A newly unveiled design for the proposed Madison’s Midtown police station will feature a modern design, but if history is any indicator, its construction remains uncertain.

Developers and Madison Police Department officials presented a design for the station that would create a new police district at Our Lady Queen of Peace Church in Midtown Thursday. Despite overwhelming community support and the station being on the current 2017 budget, its future remains uncertain given Mayor Paul Soglin’s continuing opposition to the $10 million investment.

Last year, the city narrowly approved funding for the police station, which will be built over the old Mount Olive Church on Mineral Point Road. The building, still in the early stages of concept development, would feature an underground parking garage and a solar panel roof.

Several police officials, including chief Mike Koval, attended the meeting to answer questions from local residents. The chief’s presence underscores the importance for MPD to have strong community support to counter any opposition during budget proceedings.

Koval has fought for the construction of the new station, which he sees as critical to relieving overburdened surrounding districts.

City finance board approves contentious police station budget amendmentThe Madison Board of Estimates members approved amendments Monday night to the 2016 Capital Budget, including a new police station Read…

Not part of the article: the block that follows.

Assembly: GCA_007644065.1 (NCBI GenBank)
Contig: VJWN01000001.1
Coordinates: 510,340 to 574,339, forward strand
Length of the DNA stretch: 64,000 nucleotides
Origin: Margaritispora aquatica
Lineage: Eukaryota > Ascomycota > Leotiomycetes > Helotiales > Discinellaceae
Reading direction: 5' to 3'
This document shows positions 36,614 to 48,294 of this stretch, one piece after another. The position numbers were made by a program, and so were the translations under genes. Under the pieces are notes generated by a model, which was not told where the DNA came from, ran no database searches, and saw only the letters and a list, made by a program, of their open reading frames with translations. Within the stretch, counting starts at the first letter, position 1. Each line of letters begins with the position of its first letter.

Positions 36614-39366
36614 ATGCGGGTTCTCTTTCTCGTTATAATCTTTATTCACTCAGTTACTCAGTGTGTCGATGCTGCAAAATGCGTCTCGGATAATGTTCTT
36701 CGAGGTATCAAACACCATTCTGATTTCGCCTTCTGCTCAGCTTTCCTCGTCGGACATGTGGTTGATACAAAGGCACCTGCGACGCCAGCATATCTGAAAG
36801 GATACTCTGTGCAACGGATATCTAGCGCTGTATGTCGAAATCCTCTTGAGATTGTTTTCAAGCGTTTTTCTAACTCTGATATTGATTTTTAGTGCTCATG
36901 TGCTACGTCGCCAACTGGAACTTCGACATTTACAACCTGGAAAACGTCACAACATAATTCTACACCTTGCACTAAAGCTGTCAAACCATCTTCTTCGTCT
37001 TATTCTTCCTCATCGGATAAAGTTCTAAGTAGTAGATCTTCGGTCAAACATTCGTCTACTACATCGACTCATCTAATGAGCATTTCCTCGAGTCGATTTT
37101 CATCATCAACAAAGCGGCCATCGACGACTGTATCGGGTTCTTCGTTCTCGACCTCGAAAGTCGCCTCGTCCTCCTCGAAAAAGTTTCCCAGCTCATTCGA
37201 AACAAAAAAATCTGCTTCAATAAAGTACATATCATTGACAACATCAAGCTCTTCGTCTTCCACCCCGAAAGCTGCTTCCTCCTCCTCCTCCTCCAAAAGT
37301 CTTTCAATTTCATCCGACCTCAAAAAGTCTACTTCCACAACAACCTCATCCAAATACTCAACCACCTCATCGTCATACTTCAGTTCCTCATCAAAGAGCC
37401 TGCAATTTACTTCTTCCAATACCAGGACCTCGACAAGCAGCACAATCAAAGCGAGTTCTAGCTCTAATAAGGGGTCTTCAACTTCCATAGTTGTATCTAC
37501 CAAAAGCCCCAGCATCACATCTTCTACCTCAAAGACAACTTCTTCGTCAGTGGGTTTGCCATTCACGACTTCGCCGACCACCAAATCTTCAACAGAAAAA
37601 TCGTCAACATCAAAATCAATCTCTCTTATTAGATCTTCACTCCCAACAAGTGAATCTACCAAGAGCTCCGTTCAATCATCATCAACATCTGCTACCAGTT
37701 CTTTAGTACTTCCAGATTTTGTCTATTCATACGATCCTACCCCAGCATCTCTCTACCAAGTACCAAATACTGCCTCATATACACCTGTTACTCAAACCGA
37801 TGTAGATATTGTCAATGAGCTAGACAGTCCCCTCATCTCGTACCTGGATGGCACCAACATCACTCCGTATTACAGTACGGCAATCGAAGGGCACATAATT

When construction funding goes before the Board of Estimates in September, Ald. Tim Gruber, District 11, said the huge support by the local community will be invaluable. Despite having been cut from the budget two years in a row prior, Gruber said he’s hopeful this will be the year its construction is solidified. He said he also foresees strong council support.

“This is probably one of the main issues for the district I represent,” Gruber said. “I’m committed to seeing this through.”

Ald. Mark Clear, District 19, who also attended the meeting, said he’s encouraged by the progress made by city staff in recent months and approves of the concept art. But he agreed with Gruber that of greater concern than the design is its prospects before the Board of Estimates.

Gruber echoed the opinions of community members, who repeatedly agreed with statements about the boost in safety that would accompany the station. He said the station is needed to address a growing Madison population and the problems that will accompany it.

“I don’t see policing as the sole remedy to increased crime that comes with greater population but it’s one important aspect,” Gruber said.